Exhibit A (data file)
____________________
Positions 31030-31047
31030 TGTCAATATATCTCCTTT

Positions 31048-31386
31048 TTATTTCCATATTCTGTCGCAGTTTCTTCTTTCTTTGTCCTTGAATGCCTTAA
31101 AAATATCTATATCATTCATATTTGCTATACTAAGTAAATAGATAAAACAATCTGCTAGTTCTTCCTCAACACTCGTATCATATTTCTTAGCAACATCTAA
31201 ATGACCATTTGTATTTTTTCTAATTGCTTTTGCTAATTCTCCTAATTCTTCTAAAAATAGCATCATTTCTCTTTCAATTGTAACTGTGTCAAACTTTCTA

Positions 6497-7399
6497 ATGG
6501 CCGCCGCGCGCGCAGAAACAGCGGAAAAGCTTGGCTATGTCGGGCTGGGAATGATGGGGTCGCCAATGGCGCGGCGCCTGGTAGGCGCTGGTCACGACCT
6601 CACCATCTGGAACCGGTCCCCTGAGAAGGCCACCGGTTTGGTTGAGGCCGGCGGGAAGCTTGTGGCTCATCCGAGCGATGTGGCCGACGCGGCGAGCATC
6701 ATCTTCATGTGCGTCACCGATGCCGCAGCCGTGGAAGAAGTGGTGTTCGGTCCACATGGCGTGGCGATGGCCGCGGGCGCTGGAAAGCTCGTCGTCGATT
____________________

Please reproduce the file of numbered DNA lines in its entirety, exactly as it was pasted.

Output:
Positions 31030-31047
31030 TGTCAATATATCTCCTTT

Positions 31048-31386
31048 TTATTTCCATATTCTGTCGCAGTTTCTTCTTTCTTTGTCCTTGAATGCCTTAA
31101 AAATATCTATATCATTCATATTTGCTATACTAAGTAAATAGATAAAACAATCTGCTAGTTCTTCCTCAACACTCGTATCATATTTCTTAGCAACATCTAA
31201 ATGACCATTTGTATTTTTTCTAATTGCTTTTGCTAATTCTCCTAATTCTTCTAAAAATAGCATCATTTCTCTTTCAATTGTAACTGTGTCAAACTTTCTA

Positions 6497-7399
6497 ATGG
6501 CCGCCGCGCGCGCAGAAACAGCGGAAAAGCTTGGCTATGTCGGGCTGGGAATGATGGGGTCGCCAATGGCGCGGCGCCTGGTAGGCGCTGGTCACGACCT
6601 CACCATCTGGAACCGGTCCCCTGAGAAGGCCACCGGTTTGGTTGAGGCCGGCGGGAAGCTTGTGGCTCATCCGAGCGATGTGGCCGACGCGGCGAGCATC
6701 ATCTTCATGTGCGTCACCGATGCCGCAGCCGTGGAAGAAGTGGTGTTCGGTCCACATGGCGTGGCGATGGCCGCGGGCGCTGGAAAGCTCGTCGTCGATT